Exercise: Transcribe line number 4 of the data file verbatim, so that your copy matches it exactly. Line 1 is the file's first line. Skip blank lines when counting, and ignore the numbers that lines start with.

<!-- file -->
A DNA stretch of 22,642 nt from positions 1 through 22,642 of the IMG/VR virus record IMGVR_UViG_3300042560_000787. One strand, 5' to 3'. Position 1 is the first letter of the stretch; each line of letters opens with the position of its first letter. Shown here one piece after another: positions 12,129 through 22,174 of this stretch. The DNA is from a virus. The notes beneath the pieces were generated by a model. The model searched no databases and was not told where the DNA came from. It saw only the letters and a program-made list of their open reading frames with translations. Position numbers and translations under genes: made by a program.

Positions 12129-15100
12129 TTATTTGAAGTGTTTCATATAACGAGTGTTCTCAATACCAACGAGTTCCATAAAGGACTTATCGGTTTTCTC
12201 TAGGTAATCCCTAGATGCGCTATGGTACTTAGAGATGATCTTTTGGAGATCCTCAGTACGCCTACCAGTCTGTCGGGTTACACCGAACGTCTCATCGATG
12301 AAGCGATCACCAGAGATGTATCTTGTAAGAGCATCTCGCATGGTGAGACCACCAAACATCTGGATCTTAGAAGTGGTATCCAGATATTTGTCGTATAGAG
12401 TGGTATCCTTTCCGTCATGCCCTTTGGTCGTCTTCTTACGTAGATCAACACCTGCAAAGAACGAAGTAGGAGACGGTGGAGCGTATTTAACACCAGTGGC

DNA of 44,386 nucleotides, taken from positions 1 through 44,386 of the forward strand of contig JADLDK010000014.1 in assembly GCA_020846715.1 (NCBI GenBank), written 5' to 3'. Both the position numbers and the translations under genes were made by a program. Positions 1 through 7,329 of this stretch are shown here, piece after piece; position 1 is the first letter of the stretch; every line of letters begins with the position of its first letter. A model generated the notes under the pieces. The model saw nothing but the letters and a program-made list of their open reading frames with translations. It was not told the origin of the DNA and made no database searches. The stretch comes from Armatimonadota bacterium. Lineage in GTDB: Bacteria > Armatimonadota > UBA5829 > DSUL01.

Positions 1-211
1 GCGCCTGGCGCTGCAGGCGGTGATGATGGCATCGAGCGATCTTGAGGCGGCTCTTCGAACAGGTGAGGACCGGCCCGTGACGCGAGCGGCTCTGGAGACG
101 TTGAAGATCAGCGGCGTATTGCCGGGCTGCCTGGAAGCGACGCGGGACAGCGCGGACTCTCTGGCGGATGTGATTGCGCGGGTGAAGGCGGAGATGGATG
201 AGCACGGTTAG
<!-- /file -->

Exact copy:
12201 TAGGTAATCCCTAGATGCGCTATGGTACTTAGAGATGATCTTTTGGAGATCCTCAGTACGCCTACCAGTCTGTCGGGTTACACCGAACGTCTCATCGATG